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Flying a Yale

Heroes Remember

A Yale was like a Harvard. It was a forerunner of the Harvard, only it had a fixed undercarriage. They’re all silver, you know, aluminum probably, they weren’t painted yellow like a Harvard. And they had been ordered for the French Air Force and the instruments were all in metric but they painted over critical marks, you know, so we could see the miles per hour and so on. And we went down there and they had 450 horsepower right whirlwind engines, low winged monoplanes. They had flaps and they had, which you had to wind down, not like our hydraulic, and they had two pitch propellers, fine and coarse. And the Yale was so easy and smooth to fly. The Tiger Moth you were forever having to keep it straight and level, on the controls all the time to keep it flying level. And this Yale, beautiful looking thing, you know to me, it would, it never, it just went along smoothly. In fact, it was really very much easier, well, the Tiger Moth would cruise at 85 miles an hour cruising. The Yale would cruise at 125 and it was very much easier to fly to take off and land in a Tiger Moth, I couldn’t believe it. In two hours and ten minutes on this thing the very same day, I went off solo in the Yale and just couldn’t believe it. You know you had to make sure you were in fine pitch on take off and in fine pitch for landing again and then wind these flaps down and that’s all. So the Yale, it was wonderful.

Mr. Smith offers a detailed description of the Yale. aircraft, in which he completed his pilot training in Canada.

Roderick Smith

Roderick Smith was born in Regina, Saskatchewan in March, 1922. He was the second of four children. His father, who had served in the First World War, was a land surveyor. Mr. Smith had been fascinated by propaganda leading up to the Second World War, so he enlisted in the Royal Canadian Air Force in 1940 following the completion of his Senior Matriculation. After pilot training in Canada, he was selected for overseas flying duty. His first tour of duty was on Malta and Mr. Smith’s impressive list of enemy aircraft destroyed began here. He was also shot down himself while on this tour. After returning to England, he joined 401 Squadron piloting new generation Spitfire 9's. Mr. Smith was in action on D-Day, and later did strafing runs in German held France. Later at Nijmegen, he destroyed several more enemy aircraft, including the shared kill of a prototypical ME-262 jet fighter. Mr. Smith retired with the rank of Flight-Lieutenant, DFC and Bar, with thirteen destroys, 1 shared and ½ possible to his credit.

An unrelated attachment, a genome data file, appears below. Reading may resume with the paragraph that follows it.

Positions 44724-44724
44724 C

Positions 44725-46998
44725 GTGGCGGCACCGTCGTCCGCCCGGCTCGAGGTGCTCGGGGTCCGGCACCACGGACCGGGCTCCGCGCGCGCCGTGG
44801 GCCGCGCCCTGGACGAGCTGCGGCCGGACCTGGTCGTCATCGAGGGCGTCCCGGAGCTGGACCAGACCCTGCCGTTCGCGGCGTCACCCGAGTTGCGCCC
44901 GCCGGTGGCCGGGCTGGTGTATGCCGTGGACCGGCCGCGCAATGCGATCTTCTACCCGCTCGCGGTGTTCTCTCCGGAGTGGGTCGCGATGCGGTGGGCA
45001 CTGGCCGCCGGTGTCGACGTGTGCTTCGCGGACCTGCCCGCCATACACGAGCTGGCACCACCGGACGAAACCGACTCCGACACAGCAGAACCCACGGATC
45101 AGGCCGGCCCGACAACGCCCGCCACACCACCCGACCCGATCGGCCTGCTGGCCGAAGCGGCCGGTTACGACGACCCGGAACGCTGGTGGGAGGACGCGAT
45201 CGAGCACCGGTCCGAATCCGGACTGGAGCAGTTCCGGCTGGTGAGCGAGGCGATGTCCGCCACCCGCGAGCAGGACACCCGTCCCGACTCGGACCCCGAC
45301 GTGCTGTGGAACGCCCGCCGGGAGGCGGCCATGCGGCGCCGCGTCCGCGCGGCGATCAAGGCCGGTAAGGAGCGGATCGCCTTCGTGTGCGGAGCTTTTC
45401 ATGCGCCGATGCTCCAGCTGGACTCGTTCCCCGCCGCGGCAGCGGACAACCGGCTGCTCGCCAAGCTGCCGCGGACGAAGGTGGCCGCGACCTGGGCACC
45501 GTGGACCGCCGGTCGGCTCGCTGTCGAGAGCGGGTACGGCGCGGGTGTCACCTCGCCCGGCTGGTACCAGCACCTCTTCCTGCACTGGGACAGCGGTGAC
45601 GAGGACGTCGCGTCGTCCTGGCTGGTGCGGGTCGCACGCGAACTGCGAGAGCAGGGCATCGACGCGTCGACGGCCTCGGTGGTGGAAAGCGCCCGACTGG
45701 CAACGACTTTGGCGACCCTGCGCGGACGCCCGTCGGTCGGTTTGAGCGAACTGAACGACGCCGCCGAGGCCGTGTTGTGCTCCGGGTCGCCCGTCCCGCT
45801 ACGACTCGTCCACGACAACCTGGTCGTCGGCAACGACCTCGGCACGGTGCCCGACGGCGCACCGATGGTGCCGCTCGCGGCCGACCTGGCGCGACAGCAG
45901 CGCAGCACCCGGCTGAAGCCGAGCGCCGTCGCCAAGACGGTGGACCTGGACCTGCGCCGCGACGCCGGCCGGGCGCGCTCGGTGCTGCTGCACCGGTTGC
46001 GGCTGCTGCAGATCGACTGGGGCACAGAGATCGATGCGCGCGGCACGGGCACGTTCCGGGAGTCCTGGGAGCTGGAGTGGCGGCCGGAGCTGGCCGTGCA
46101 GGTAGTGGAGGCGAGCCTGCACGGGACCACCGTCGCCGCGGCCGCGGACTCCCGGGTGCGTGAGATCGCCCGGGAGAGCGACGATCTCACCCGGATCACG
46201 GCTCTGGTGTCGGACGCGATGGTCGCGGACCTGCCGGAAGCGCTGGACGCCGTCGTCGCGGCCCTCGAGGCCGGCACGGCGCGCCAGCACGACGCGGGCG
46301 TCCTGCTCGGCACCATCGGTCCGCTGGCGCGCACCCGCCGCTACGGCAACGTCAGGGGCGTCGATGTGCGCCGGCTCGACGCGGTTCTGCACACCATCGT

Meta Data
Veterans Affairs Canada
Person Interviewed:
Roderick Smith
War, Conflict or Mission:
Second World War
Air Force
401 Squadron
Flight Lieutenant

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